And when it comes to joint conditions, according to an article on Arthritis.org by Jodi Helmer, expert Jeremy Burton, PhD, from the Canadian Centre for Human Microbiome and Probiotics, asserted “Whenever there is a chronic disease that impacts the intestinal tract, including [autoimmune types of] arthritis, there is the potential to treat it with probiotics.”
Helmer also quoted nutritionist Sonya Angelone, who explained that increased intestinal permeability, caused by inflammation of the intestinal tract, has been shown to be common in those with inflammatory arthritis. Angelone said, “If you have an inflammatory type of arthritis, probiotics may be especially important. The beneficial bacteria appear to have an impact on inflammation, reducing common biomarkers of inflammation, including C-reactive protein. Probiotics may be able to help decrease the inflammation associated with increased intestinal permeability.”
Two separate 2014 studies showed probiotics, specifically Lactobacillus casei, had positive impact in individuals with rheumatoid arthritis (RA). The first showed that of 46 RA patients, those who took L. casei had significantly lower markers of inflammation than those in the placebo group after eight weeks.
The second, also placebo-controlled, showed that L. casei 01 supplementation lowered pro-inflammatory C-reactive protein levels as well as lowered swollen and tender joint counts. At the study’s end, there was a significant difference between the supplement and placebo groups for pro-inflammatory compounds IL-10, IL-12 and TNF-α that were lowered in the probiotic group. The authors concluded, “Probiotic supplementation may be an appropriate adjunct therapy for RA patients and help alleviate symptoms and improve inflammatory cytokines.”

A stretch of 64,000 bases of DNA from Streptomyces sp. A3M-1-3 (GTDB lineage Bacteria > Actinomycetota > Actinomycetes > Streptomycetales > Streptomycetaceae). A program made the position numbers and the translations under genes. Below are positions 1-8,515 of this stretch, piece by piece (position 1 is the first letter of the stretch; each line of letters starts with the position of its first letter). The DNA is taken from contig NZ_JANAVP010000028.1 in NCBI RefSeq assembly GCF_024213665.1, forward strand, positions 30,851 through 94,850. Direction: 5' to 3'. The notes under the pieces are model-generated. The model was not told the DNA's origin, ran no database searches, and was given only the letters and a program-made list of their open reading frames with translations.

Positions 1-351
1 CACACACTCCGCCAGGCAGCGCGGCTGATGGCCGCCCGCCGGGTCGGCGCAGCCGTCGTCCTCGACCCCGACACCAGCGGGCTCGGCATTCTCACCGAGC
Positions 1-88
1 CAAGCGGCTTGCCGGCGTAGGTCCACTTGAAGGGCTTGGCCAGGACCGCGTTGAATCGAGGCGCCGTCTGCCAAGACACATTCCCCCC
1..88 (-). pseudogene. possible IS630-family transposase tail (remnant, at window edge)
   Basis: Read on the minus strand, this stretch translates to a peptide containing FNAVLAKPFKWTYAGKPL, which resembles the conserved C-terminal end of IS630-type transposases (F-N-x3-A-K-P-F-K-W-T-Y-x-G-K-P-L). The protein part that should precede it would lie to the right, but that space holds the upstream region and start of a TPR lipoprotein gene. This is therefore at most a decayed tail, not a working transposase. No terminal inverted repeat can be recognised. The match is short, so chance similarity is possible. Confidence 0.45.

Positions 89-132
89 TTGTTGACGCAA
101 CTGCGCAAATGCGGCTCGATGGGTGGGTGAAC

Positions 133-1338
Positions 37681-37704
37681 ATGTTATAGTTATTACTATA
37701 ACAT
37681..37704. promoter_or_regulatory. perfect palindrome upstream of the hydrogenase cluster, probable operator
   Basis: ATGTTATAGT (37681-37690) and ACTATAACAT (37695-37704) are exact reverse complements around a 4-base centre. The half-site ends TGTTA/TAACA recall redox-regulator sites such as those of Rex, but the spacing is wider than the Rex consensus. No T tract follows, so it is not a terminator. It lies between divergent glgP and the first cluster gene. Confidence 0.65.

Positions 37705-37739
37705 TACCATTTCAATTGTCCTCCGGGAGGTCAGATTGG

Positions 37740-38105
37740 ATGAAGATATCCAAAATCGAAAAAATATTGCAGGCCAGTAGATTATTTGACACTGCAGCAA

And there’s evidence in other studies that show roles of probiotics in inflammatory conditions. For example, authors of one review explained that “Several randomized controlled trials have now shown that microbial modification by probiotics may improve gastrointestinal symptoms and multi-organ inflammation in rheumatoid arthritis, ulcerative colitis, and multiple sclerosis.”
Another review acknowledged that both probiotics and synbiotics have been used to modulate inflammatory response in several chronic conditions. The authors have observed overall, studies yielded that probiotic supplementation appears to be safe and effective in patients with IBD, CD and UC. “Indeed,” they pointed out, “probiotics such as Bifidobacterium longum 536 improved the clinical symptoms in patients with mild to moderate active UC.”
The strain Lactobacillus plantarum CGMCC1258 was shown in an vitro study to lessen the expression of pro-inflammatory cytokines created in isolated epithelial cells by E. coli K88. And more research showed anti-inflammatory effects of Lactobacillus delbrueckii TUA4408L against E. coli 987P.
Inflammation is not preventable; chronic inflammation does exist in most if not all individuals to some extent. The idea – and a notion that more and more physicians are advising – is that proper diet and good lifestyle habits, such as supplementation, can help the body lessen its production of pro-inflammatory substances. When chronic inflammation is kept low, your resistance to development of adverse health conditions will be correspondingly high. And probiotics help!